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Not all greed among financial institutions - MP

Jan 31 2018 22:00
Carin Smith

Cape Town – It is not all about greed among financial institutions and it does not mean all financial institutions are to blame for reckless lending.

This was one of the conclusions by ANC MP Joanmariae Fubbs, chair of Parliament's committee on trade and industry, at a session on the National Credit Amendment Bill on Wednesday. Various stakeholders raised their issues of concern about the bill with the committee.

Another issue that came through repeatedly, according to Fubbs, is the need for a well-funded National Credit Regulator.

"We are relying on stakeholders to enable us to craft more robust legislation and fill any gaps," she said.

Rudolph Willemse, chair of the Large Non-Bank Lender Association (LNBLA), told the committee that its members have a combined (loan) book of R32bn.

He emphasised that the organisation does not believe in criminal sanctions in the credit law, but rather that, if a member has been sanctioned, he should be able to come back to the industry.

The LNBLA also feels that the criteria for debt intervention as proposed in the bill is not clear.

"We would like to see the circumstances under which such [debt intervention] orders can be given," said Willemse.

He cautioned that lenders will tend to avoid risk and the bill could lead to more people being excluded from obtaining credit.

"It is a complex process to try and determine reckless lending," he added.

He is also concerned about credit information being circulated by email.

Another trend he pointed out to the committee is that it is becoming more and more difficult for lenders to enforce the payment of debt.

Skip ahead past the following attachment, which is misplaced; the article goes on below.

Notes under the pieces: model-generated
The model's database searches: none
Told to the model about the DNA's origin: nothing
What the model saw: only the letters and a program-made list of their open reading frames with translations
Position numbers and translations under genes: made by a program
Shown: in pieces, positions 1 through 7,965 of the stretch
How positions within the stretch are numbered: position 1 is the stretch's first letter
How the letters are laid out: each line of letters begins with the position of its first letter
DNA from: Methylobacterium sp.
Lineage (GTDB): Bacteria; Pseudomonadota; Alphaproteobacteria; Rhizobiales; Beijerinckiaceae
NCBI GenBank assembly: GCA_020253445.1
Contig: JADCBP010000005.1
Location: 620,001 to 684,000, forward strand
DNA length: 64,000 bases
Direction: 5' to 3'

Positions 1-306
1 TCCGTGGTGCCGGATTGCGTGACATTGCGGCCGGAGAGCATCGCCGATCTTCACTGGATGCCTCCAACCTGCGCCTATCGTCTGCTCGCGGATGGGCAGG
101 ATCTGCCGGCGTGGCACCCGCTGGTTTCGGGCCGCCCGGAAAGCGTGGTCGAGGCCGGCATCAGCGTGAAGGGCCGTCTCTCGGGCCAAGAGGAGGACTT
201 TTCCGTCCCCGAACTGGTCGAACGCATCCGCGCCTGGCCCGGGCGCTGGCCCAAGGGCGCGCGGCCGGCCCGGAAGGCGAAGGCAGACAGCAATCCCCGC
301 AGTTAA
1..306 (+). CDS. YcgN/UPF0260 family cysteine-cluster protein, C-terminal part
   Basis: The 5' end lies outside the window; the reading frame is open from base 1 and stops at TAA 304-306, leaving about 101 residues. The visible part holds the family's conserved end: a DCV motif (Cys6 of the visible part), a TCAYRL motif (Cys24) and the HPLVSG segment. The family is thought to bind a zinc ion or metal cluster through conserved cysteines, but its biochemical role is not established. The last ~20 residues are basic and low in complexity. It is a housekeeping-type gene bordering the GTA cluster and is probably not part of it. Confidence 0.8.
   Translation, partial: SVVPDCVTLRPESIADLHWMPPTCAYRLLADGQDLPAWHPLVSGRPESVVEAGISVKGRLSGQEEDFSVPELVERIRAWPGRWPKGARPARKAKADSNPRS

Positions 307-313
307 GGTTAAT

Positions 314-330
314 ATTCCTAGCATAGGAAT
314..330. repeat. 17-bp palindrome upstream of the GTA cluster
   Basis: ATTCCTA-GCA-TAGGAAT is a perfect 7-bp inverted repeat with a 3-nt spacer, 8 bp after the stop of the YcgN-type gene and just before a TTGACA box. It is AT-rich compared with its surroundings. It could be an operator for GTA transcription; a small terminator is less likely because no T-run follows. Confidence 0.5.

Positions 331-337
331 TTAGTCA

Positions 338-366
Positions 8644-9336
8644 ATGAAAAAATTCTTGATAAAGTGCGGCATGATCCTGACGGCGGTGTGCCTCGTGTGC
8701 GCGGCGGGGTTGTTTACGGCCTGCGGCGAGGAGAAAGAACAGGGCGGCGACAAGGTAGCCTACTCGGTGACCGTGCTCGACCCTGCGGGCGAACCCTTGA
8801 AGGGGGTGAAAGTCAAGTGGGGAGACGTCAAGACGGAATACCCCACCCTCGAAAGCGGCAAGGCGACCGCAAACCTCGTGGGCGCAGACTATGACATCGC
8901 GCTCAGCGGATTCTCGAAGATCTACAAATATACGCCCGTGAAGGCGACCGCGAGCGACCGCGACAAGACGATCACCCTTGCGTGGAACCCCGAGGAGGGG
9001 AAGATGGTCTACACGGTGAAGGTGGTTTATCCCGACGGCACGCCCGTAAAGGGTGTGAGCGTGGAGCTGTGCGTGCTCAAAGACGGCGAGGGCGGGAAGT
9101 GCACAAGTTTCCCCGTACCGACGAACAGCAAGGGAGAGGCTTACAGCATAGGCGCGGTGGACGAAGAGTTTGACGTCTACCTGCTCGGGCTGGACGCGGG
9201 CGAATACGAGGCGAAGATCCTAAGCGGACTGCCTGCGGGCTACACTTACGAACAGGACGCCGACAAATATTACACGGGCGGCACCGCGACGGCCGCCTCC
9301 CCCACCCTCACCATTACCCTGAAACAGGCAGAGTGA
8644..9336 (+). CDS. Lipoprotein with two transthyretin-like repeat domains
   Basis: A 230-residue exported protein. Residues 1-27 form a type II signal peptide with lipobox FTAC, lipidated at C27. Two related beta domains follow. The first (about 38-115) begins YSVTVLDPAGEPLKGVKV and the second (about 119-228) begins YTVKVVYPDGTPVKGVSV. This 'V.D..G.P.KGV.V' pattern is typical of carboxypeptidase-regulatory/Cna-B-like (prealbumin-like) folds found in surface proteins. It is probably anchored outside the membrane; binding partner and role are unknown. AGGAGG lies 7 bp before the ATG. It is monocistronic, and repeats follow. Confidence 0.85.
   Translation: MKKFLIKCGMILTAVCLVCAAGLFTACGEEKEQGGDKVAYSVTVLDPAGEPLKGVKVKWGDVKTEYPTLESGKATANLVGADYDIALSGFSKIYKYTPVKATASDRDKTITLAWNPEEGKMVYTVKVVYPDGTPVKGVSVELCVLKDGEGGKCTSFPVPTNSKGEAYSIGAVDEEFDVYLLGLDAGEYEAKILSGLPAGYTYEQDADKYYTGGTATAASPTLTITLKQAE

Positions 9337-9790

"I don't want Parliament to make a law which actually makes people feel they need not pay back loans, because government will interfere and come to their rescue. At the same time there also should not be reckless lending," said Willemse.

In a presentation by the National Debt Counselling Association (NDCA), Benay Sager of Intelligent Debt Management (IDM) told the committee that some consumers end up with as little as R150 per month once all their debt payments have been made.

"It is a perfect storm created by the bad economy and inflation," said Sager.

He agreed with Willemse that it is, however, difficult to establish when reckless lending took place.

In his view, it would be a good idea for government to provide a subsidy for low-income earners who want to obtain debt counselling.

Yvonne Oberholtster addressed the committee in her personal capacity. She said the NCR is over-stretched and will be even more burdened if the current proposed credit bill is turned into law.

Her husband, Deon, told the committee that he wants to caution against accepting a bill that does not fill existing loopholes.

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